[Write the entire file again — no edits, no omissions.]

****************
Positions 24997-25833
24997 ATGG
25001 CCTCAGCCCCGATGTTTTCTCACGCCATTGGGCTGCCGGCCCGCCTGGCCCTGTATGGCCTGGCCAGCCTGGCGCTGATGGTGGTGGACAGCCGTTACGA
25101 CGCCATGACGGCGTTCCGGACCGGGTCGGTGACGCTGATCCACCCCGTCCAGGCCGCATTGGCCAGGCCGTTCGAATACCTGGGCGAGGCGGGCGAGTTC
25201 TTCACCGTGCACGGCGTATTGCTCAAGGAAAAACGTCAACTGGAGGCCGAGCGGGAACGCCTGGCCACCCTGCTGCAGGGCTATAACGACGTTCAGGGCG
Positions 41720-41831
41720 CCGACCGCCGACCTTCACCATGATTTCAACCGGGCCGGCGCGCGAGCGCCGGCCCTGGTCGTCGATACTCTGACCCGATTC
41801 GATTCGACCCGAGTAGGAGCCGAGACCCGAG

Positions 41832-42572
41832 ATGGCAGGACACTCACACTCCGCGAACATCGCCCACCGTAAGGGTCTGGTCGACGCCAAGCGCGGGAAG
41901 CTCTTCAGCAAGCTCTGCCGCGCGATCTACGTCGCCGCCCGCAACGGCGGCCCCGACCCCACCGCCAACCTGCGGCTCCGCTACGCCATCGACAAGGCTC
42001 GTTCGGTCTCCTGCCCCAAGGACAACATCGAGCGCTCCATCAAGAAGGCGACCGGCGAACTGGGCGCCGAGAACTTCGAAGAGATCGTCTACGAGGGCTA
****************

Positions 24997-25833
24997 ATGG
25001 CCTCAGCCCCGATGTTTTCTCACGCCATTGGGCTGCCGGCCCGCCTGGCCCTGTATGGCCTGGCCAGCCTGGCGCTGATGGTGGTGGACAGCCGTTACGA
25101 CGCCATGACGGCGTTCCGGACCGGGTCGGTGACGCTGATCCACCCCGTCCAGGCCGCATTGGCCAGGCCGTTCGAATACCTGGGCGAGGCGGGCGAGTTC
25201 TTCACCGTGCACGGCGTATTGCTCAAGGAAAAACGTCAACTGGAGGCCGAGCGGGAACGCCTGGCCACCCTGCTGCAGGGCTATAACGACGTTCAGGGCG
Positions 41720-41831
41720 CCGACCGCCGACCTTCACCATGATTTCAACCGGGCCGGCGCGCGAGCGCCGGCCCTGGTCGTCGATACTCTGACCCGATTC
41801 GATTCGACCCGAGTAGGAGCCGAGACCCGAG

Positions 41832-42572
41832 ATGGCAGGACACTCACACTCCGCGAACATCGCCCACCGTAAGGGTCTGGTCGACGCCAAGCGCGGGAAG
41901 CTCTTCAGCAAGCTCTGCCGCGCGATCTACGTCGCCGCCCGCAACGGCGGCCCCGACCCCACCGCCAACCTGCGGCTCCGCTACGCCATCGACAAGGCTC
42001 GTTCGGTCTCCTGCCCCAAGGACAACATCGAGCGCTCCATCAAGAAGGCGACCGGCGAACTGGGCGCCGAGAACTTCGAAGAGATCGTCTACGAGGGCTA